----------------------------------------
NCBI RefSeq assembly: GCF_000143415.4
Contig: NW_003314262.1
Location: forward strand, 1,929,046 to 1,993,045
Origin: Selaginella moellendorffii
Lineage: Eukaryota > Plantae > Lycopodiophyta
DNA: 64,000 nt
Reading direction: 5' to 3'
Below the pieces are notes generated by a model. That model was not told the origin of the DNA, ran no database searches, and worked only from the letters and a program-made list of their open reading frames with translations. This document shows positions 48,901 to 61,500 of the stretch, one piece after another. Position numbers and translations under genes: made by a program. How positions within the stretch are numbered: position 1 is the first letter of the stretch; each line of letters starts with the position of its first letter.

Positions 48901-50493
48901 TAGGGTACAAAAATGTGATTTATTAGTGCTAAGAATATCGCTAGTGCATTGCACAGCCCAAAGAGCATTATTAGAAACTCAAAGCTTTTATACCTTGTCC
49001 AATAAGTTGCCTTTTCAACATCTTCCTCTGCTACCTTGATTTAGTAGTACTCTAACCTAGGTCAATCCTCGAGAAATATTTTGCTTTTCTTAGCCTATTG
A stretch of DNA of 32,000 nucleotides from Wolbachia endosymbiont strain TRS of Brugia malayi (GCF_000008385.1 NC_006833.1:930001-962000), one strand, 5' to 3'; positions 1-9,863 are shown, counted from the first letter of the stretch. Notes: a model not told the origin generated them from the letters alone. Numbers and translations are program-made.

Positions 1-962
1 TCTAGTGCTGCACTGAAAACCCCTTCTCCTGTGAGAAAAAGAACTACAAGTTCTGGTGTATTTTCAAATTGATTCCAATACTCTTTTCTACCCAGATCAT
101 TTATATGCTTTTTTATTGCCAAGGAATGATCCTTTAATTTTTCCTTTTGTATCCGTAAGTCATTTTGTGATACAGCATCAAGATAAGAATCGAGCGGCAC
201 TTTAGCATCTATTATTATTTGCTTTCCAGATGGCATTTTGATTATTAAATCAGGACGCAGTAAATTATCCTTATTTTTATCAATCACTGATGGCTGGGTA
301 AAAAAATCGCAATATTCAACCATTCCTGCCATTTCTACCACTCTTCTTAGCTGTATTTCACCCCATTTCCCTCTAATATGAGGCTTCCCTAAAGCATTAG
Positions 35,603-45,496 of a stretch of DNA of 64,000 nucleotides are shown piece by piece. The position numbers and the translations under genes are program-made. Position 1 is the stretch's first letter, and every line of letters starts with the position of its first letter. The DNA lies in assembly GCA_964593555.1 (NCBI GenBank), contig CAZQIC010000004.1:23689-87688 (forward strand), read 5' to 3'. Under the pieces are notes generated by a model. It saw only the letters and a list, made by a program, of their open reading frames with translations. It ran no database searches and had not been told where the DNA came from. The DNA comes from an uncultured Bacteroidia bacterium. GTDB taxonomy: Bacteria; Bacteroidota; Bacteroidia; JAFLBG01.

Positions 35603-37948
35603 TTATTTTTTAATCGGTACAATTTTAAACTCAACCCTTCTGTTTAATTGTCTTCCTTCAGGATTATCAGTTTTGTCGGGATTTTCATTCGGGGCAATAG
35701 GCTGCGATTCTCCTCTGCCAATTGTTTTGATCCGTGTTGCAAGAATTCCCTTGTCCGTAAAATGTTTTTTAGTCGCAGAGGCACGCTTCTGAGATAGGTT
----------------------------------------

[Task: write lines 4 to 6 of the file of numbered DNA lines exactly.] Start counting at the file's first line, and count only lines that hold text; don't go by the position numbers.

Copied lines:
Origin: Selaginella moellendorffii
Lineage: Eukaryota > Plantae > Lycopodiophyta
DNA: 64,000 nt